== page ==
I regularly tag books and other items I have and rate the products and reviews. I even added a few customer images to products that did not have any displayed. My wish list covers seven pages consisting of 167 products. As time permits I have written 224 reviews that are condensed versions. I am also a reviewer on Epinions, where reviews are posted as well.

The problem is having a large quantity of books in a small house with two kids on the autism spectrum. Before school let out for the summer our five shelf bookcase collapsed, leaving me with two footlockers and six plastic containers filled with book collections. I hope to convert to the Amazon Kindle by the holidays or with the next tax return. There are books that I want to keep in our library that I reference often, but a good number of them can be shared with other families and bloggers.

This is my idea. I have a list of books that I can share with families. This will help others who have a website or blog and looking for books to review and it gives the author another review for the same book that can be done at various outlets like Amazon and Epinions.

I joined Good Reads and went through all 43 pages of books that showed up in the autism search. I placed many on my list that I will review in the near future and made note of those that I have yet to peruse. I created an Autism Families and Professionals group. I would like those interested in sharing their books to join the group, post a comment here with their interest in any books I have listed and also to mention their blog, website and the books they can offer for this Autism Reviewer Book Swap.

I am interested in hearing from authors as well. We can help one another to get the word out about your book and share our opinions at the same time. The books can be shared with more than one other person and records of who has which book will be organized at the group at Good Reads.

Feel free to share feedback and interest on this idea. I hope there are others wanting to share their books in this swap system. This post will be used to update books that are available.

Books that are up for grabs for reviewers:

Take Him Home and Love Him

Child of Mine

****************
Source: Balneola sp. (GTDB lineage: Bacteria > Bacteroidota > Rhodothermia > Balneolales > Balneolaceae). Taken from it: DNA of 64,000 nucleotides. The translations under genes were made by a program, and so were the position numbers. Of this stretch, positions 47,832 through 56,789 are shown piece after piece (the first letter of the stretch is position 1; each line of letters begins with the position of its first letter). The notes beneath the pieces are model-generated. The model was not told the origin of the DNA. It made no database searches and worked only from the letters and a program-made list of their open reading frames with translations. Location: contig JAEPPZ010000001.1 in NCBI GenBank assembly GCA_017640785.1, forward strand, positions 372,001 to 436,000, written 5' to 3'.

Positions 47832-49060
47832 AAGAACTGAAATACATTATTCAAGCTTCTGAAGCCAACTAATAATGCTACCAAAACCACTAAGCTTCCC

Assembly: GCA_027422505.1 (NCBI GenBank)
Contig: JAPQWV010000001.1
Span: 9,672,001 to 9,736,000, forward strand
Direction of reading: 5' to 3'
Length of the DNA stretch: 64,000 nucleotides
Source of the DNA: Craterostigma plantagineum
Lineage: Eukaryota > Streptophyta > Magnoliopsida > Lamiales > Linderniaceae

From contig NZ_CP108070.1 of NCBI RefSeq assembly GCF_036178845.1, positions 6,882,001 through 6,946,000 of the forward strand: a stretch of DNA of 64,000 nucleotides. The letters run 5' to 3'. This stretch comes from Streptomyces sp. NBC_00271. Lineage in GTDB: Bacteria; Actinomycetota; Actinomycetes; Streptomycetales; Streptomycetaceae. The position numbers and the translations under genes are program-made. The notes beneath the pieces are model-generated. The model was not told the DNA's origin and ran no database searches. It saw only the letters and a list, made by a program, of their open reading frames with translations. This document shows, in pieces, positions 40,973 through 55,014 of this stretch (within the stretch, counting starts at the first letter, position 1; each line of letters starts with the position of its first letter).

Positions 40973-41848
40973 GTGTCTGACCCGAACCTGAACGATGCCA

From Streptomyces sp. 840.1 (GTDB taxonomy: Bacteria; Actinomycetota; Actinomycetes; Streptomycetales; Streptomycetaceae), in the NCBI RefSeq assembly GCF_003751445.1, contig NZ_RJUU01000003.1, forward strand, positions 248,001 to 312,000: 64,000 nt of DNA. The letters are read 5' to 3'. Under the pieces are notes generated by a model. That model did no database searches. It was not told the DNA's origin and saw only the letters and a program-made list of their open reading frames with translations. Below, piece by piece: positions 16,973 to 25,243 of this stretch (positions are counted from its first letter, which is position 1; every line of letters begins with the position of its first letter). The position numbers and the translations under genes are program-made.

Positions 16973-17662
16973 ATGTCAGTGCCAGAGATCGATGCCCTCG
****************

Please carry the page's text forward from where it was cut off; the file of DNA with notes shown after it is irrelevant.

Feelings to share from A to Z

When Sophie Gets Angry

Autism and Me

The Incredible 5 Point Scale

Different Like Me: My Book of Autism Heroes

Wednesday, July 16, 2008

Announcing the Virtual Cat

I learned about Widget Box last night and immediately noticed Maukie The Virtual Cat and downloaded his widget for this blog. My son Nicholas was happy to see this tuxedo cat on the computer and liked hearing the meows, which caused confusion to our Tuxedo cat Junior.

reminds me of the virtual cat, Max that Nicholas cared for with his Purr Pals game. The job of taking care of Max was overwhelming at times for Nicholas. He could not relax after lunch because he had to check on Max and make sure he was fed and received some attention. Then there was the litter removal and play time. At least four times a day Nicholas was on the Nintendo DS tending to Max.

In September of 2007 one of the feral cats from under our house vanished on a weekend that had been raining here in Southern California. We saw Junior on Friday night and not again until Sunday afternoon did he reappear. He was limping and looked like he had fallen from a roof or tree and maybe broke his leg. It just so happened that Nicholas had made a connection with this one feral cat that looked exactly like his late father Stevie and his mother Sheera, who was busy with another litter of five under the house. Her first three litters did not have a long life span, and Nicholas wanted desperately to touch and bond with one of the feral cats.